id: 06238825
dt: j
an: 2014a.00272
au: D’Ambrosio, Ubiratan
ti: Ethnomathematics: a response to the changing role of mathematics in
society.
so: Philos. Math. Educ. J. 25, Special Issue: Critical Mathematics Education,
15 p., electronic only (2010).
py: 2010
pu: Professor Paul Ernest, University of Exeter, Graduate School of Education,
Exeter
la: EN
cc: C60 A40 D30 D20
ut: mathematics and culture; ethnomathematics; mathematics and society;
sociocultural aspects; values education; educational objectives;
critical mathematics education; mathematics and philosophy; educational
philosophy; research; mathematics education and peace; educational
policy; equity; mathematics and politics; content selection
ci:
li: http://people.exeter.ac.uk/PErnest/pome25/Ubiratan%20D%20Ambrosio%20%20Ethnomathematics%20A%20Response.doc
ab: From the introduction: The world civilization is anchored in mathematics.
No one disagrees that mathematics is the dorsal spine of the modern
world. But this leads to focus the concerns about the future on
mathematics. Mathematics education is a rich research area. Its
importance for education in general is unquestionable. As a research
area, mathematics education is remarkably interdisciplinary. It relies
on research in various disciplines, particularly in cultural studies
and cognitive sciences. The main issues affecting society nowadays can
be synthesized: the preservation of natural and cultural resources;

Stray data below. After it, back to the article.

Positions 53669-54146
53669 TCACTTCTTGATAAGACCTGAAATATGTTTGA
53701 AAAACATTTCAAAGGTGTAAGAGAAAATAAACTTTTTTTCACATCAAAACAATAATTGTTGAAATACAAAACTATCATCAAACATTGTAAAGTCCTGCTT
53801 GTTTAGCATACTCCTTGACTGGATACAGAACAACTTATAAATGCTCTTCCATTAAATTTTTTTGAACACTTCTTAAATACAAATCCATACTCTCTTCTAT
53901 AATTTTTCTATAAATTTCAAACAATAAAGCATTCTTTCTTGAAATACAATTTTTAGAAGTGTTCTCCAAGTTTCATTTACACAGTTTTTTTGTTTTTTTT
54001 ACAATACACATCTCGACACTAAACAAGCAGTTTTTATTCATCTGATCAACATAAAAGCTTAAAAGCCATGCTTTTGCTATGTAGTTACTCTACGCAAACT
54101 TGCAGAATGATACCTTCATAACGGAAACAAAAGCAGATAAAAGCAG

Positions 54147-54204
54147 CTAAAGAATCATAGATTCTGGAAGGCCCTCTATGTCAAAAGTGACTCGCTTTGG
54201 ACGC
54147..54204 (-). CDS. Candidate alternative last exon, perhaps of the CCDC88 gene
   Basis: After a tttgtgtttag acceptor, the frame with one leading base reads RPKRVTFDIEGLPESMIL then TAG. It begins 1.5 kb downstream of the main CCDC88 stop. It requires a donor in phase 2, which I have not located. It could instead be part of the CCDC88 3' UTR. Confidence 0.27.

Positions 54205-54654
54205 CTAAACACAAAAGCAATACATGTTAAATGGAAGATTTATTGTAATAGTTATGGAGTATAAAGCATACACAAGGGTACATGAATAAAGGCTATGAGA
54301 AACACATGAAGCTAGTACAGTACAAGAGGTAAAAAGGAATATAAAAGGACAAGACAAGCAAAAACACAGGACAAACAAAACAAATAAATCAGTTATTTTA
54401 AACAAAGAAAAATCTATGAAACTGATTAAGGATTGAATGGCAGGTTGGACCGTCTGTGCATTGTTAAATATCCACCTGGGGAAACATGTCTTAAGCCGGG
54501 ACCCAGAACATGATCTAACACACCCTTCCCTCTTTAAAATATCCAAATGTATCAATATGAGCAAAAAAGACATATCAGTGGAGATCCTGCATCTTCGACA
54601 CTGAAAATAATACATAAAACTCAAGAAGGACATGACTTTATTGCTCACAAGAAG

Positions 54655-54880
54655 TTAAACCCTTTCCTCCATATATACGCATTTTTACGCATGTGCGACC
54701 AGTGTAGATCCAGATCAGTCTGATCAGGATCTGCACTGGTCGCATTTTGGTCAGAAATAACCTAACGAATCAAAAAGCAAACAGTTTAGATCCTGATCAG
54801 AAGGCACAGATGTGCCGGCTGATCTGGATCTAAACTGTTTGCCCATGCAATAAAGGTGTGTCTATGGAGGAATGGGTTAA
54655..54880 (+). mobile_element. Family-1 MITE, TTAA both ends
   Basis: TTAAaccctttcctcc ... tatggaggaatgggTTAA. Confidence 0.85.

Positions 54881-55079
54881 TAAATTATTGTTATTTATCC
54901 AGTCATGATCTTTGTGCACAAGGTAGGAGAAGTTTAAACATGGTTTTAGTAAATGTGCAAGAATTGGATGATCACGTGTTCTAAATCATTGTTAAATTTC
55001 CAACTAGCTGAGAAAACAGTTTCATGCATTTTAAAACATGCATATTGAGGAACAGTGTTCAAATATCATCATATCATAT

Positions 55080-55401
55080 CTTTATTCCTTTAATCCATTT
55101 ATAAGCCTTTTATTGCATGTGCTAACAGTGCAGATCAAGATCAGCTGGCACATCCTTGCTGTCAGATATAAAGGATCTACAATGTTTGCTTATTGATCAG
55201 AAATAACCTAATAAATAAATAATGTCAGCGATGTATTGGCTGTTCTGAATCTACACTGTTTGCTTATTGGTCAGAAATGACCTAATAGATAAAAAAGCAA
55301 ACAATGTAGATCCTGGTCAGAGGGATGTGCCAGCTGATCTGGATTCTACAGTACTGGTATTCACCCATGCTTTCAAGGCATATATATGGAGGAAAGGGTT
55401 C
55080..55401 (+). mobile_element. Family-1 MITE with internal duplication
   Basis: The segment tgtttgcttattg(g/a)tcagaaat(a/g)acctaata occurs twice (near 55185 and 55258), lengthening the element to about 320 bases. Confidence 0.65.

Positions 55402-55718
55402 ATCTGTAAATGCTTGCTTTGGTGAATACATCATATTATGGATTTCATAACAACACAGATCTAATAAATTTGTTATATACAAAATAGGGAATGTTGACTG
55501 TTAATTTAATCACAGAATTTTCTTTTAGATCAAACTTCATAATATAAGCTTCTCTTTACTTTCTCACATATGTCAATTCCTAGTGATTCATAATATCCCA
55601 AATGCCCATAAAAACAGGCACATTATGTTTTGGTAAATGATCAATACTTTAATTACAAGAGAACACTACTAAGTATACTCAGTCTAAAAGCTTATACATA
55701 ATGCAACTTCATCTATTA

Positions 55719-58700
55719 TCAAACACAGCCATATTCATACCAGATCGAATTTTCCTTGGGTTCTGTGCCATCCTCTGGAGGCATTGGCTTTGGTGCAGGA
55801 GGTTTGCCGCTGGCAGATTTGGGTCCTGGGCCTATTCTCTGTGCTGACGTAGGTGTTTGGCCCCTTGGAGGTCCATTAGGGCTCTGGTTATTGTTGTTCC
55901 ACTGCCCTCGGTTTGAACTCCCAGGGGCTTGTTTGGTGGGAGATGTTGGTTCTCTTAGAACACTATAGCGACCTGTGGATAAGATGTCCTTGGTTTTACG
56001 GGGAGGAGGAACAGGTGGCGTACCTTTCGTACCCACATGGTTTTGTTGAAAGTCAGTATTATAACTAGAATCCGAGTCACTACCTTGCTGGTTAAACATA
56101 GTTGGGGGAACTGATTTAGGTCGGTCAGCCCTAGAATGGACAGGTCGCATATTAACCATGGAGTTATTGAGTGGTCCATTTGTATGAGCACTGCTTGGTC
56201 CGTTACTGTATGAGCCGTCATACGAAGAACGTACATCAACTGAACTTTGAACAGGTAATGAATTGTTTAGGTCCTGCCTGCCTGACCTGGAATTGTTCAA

national security; personal security; government/politics; economics
‒ social and environmental impact; relations among nations; relations
among social classes; people’s welfare. It is also widely recognized
that mathematics is the most universal mode of thought and that
survival with dignity is the most universal problem facing mankind. It
is expected that scientists, in particular mathematicians and math
educators, be concerned with the most universal problem, that is,
survival with dignity, and also have much familiarity with the most
universal mode of thought, that is, mathematics. It is absolutely
natural to expect that mathematicians and math educators look into the
relations between these two universals, that is, into the role of
mathematicians and math educators in the pursuit of a civilization with
dignity for all, in which inequity, arrogance and bigotry have no
place. This means, to achieve a world in peace.
rv: